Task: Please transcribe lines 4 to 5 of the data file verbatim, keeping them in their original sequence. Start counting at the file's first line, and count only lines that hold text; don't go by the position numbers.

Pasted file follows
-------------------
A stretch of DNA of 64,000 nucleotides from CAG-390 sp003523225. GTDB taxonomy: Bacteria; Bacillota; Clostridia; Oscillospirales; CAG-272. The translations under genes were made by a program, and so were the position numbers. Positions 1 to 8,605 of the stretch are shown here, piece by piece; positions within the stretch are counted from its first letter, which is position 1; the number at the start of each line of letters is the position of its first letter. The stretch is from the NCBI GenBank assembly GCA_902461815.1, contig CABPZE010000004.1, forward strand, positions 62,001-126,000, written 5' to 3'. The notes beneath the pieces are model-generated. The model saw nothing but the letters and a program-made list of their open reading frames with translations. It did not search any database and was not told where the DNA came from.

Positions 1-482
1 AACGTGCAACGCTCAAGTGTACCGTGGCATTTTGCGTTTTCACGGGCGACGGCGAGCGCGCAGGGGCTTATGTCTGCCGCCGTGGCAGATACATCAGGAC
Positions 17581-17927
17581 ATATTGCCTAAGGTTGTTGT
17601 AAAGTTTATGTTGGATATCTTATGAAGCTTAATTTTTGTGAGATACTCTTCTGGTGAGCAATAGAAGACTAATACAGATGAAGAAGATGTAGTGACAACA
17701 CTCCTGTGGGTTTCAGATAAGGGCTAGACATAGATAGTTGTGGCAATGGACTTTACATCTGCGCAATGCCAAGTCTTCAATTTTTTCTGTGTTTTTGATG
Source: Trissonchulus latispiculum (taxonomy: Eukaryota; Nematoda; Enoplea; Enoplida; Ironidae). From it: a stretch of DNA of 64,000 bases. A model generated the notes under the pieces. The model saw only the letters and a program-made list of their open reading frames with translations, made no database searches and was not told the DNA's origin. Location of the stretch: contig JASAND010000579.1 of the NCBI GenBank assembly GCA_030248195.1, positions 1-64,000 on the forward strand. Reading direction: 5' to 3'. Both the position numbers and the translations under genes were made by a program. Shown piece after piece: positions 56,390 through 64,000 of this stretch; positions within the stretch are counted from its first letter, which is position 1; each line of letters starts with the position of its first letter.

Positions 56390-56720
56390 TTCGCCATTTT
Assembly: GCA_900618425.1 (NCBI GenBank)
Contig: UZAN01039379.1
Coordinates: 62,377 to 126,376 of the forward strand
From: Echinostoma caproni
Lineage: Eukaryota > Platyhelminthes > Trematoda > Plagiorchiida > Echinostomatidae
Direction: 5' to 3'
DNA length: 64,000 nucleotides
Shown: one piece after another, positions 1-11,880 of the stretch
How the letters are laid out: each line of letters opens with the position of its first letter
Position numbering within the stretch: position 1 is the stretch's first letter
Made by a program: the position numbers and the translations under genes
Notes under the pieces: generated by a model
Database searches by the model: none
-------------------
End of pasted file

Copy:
Positions 17581-17927
17581 ATATTGCCTAAGGTTGTTGT